We kick up some dust and dabble in archery in West Virginia
I don’t want to have to deal with a zombie apocalypse, but I feel a little more prepared now if it ever comes up – thanks to Kawasaki.
Not every manufacturer has the foresight to keep off-road editors trained in the art of fighting off the undead, but how else will anybody read about the latest products from Kawasaki when the going gets tough. Keeping the messengers safe seems like smart thinking to me, but I may be biased.
To train us media types in the art of combat, Kawasaki enlisted the help of Hoyt Archery, Delta McKenzie Targets and Realtree and flew the lot of us to West Virginia where the Hatfield-McCoy Trails would host our one-day boot camp. Look for a full story on this awesome trail system in the coming weeks.
Chief John Hall, Jr. of the Hatfield-McCoy Trails law enforcement division met me at the airport in Charleston, WV. Wanting to get me in the proper frame of mind, Hall (with the help of another mean-spirited member of the media) came up to me in full uniform in the baggage area and told me I was in some sort of trouble and had to go with him. Having never been accosted in an airport by someone in uniform, I meekly complied, figuring it’s always best to politely follow orders in a situation like this. Fortunately, he didn’t string me along for too long and let me off the hook by the time we got outside. He may have won the battle, but I’ll remember this incident if he ever gets bitten by a zombie while I’m around.
We met up for dinner that first night for a little food and fun before the real work commenced the following morning. It was good for moral for the enlisted men like me to break bread with the officers who would be training us.
Kawasaki had a fleet of Teryx4 750 4×4 Side-by-Side vehicles waiting for us first thing in the morning. I chose a yellow EPS Limited Edition model, but in hindsight one of the units dressed in Realtree camo may have been a better choice for evading zombies. I’ve spent many hours in the two-seat Teryx, but this was my first experience in the multi-passenger version. While the powerful 749cc V-Twin mill is familiar, the rest of the machine is very much different.
For starters, the seating is the Teryx4 is so much more comfortable. I surely could have used these seats when I rode the original Teryx 330 miles from Big Bear, Calif. to Las Vegas, Nev. over two grueling days. Electronic power steering is a welcome addition as well. Other changes include a longer chassis to accommodate the extra two seats and a more compact bed.
Despite the added length, the Teryx4 feels remarkably nimble in the trails. For tight woods riding like we saw in West Virginia, it’s the best four-seat UTV I’ve ridden. It may be missing a little of the suspension travel and top speed of some of its competitors, but for terrain like this I’ll take the shorter chassis any day. You can read our review of the Teryx4 here for more vehicle details and ride impressions.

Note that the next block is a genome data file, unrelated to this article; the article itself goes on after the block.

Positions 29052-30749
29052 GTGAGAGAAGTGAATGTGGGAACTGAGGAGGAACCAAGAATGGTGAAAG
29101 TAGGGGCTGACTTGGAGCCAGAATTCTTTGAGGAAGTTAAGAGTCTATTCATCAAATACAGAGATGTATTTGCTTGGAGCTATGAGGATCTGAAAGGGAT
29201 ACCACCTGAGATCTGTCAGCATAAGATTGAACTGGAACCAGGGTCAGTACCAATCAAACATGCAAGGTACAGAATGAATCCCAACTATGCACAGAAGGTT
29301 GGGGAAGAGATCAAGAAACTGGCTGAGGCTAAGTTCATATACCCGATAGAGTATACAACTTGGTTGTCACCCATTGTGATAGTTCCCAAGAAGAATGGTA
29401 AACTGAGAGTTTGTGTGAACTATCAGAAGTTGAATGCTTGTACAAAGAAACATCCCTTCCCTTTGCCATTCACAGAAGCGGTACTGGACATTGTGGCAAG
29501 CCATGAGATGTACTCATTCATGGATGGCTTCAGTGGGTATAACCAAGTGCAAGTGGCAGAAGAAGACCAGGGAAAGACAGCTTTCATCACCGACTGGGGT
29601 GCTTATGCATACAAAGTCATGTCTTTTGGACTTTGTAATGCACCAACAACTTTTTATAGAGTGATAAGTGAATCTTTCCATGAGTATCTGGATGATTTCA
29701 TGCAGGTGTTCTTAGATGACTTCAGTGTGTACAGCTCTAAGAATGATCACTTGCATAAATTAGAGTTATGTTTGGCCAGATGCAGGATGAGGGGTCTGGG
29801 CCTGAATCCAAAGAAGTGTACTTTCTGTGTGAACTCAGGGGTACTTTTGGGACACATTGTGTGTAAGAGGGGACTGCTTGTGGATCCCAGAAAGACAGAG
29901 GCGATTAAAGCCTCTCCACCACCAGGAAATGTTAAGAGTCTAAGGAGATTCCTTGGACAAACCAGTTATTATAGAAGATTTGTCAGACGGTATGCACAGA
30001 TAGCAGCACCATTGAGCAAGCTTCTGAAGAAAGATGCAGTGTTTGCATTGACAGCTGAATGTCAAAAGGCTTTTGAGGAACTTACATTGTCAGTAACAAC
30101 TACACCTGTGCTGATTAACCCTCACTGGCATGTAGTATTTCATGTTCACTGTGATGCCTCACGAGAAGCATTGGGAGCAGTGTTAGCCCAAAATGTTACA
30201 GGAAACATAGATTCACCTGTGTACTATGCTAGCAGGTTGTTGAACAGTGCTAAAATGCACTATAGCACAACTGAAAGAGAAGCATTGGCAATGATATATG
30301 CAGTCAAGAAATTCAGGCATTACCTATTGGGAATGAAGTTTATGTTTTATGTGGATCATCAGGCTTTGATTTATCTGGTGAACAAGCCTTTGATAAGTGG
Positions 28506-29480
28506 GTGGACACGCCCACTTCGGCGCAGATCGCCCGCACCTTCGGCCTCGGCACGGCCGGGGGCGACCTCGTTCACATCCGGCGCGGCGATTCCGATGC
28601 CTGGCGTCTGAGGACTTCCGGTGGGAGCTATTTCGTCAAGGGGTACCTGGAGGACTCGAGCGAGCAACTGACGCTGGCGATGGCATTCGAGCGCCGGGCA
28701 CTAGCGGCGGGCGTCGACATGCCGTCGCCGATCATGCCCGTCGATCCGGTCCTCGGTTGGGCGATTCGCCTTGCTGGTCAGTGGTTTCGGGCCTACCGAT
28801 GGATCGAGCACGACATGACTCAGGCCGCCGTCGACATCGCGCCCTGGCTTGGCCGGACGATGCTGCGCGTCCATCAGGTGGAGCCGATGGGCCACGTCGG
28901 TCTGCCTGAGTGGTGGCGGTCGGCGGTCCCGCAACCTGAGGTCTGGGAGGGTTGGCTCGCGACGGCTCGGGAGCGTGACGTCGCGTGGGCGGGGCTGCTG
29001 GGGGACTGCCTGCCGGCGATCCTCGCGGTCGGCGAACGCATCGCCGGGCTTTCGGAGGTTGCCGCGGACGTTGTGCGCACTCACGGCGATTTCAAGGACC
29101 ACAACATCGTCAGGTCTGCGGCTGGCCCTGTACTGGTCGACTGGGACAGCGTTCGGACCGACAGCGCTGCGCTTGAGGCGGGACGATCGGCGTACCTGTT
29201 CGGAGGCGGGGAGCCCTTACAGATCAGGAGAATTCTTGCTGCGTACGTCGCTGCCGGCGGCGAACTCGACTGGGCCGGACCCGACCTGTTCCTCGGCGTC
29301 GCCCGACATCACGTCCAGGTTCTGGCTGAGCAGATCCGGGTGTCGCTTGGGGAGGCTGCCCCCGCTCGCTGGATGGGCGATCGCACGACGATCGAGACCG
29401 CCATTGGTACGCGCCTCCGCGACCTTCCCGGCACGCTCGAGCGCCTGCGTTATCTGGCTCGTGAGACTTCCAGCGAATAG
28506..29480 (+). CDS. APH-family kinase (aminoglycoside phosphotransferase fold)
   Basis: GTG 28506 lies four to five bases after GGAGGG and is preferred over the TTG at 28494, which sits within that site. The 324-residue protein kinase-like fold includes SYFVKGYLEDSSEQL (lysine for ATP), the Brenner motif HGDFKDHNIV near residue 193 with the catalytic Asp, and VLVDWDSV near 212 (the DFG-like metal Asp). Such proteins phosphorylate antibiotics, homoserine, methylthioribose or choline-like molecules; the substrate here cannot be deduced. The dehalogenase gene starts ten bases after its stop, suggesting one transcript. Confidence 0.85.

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The Hatfield-McCoy trails proved a perfect place to work on our evasive driving techniques. Practicing sharp turns on the switchbacks that run up and down the rocky and hilly terrain for hours will make dodging slow-moving zombies a piece of cake.
Gabe Perkins from Delta McKenzie Targets was my co-pilot during our morning of spirited riding. I’m not sure how, but he managed to make it the whole day without complaining or showing any fear for his life. I call that a victory. After enjoying some lunch in one of the trail-side towns, it was time move from driving to shooting.
Hoyt Archery set up a fantastic training site and gave us archery newcomers some insight into the bows we’d be using. Several tables were laid out with an array of Hoyt bows, some covered in Realtree camo. As luck would have it, a Hoyt Carbon Matrix compound bow was set up just for me with a 30-inch draw length and a 50-pound pull weight. This was my first time using a real bow, so I sought some instruction from two Hoyt staffers – Jeremy Eldredge and world champion Kevin Wilkey.
While we learned how to operate our bows, a handful of Delta McKenzie 3D targets were anxiously waiting for our arrows. Among the targets were a whitetail deer, mule deer, wild boar, and several more traditional archery targets. The star of the show, however, was Undead Fred – a zombie-inspired target that I would use to prepare myself for an uncertain future.
Having never used a bow before (unless you count the plastic and foam Z-Curve toy bow I got for my birthday last year), I was surprised by how light the Hoyt Carbon Matrix was. Weighing in at less than four pounds, it hardly felt like a weapon – until I shot my first arrow out of it. Eldredge and Wilkey showed me how to use the three-pin sight and the peep sight to line up my target. Much to my surprise, I showed that whitetail deer who was boss with an arrow straight into his foam-filled heart.
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After a few more practice shots at the deer, I turned my attention to Undead Fred. With steely determination, I pulled back and sent an arrow right into Fred’s torso. I was excited, but only until realizing a zombie can’t be stopped that way – I needed a head shot. I don’t know if it was Fred’s somewhat sympathetic looking eyes or my complete lack of archery experience, but the head shot did not come easily. Eventually, however, I settled myself and ended the simulated zombie invasion with one satisfying arrow to eye.
We all spent the rest of the afternoon playing around on the range, having contests of accuracy and enjoying the experience to the fullest. Though I’d avoided being consumed by a zombie, I was bitten hard by the archery bug and have been shopping for a bow to call my own ever since.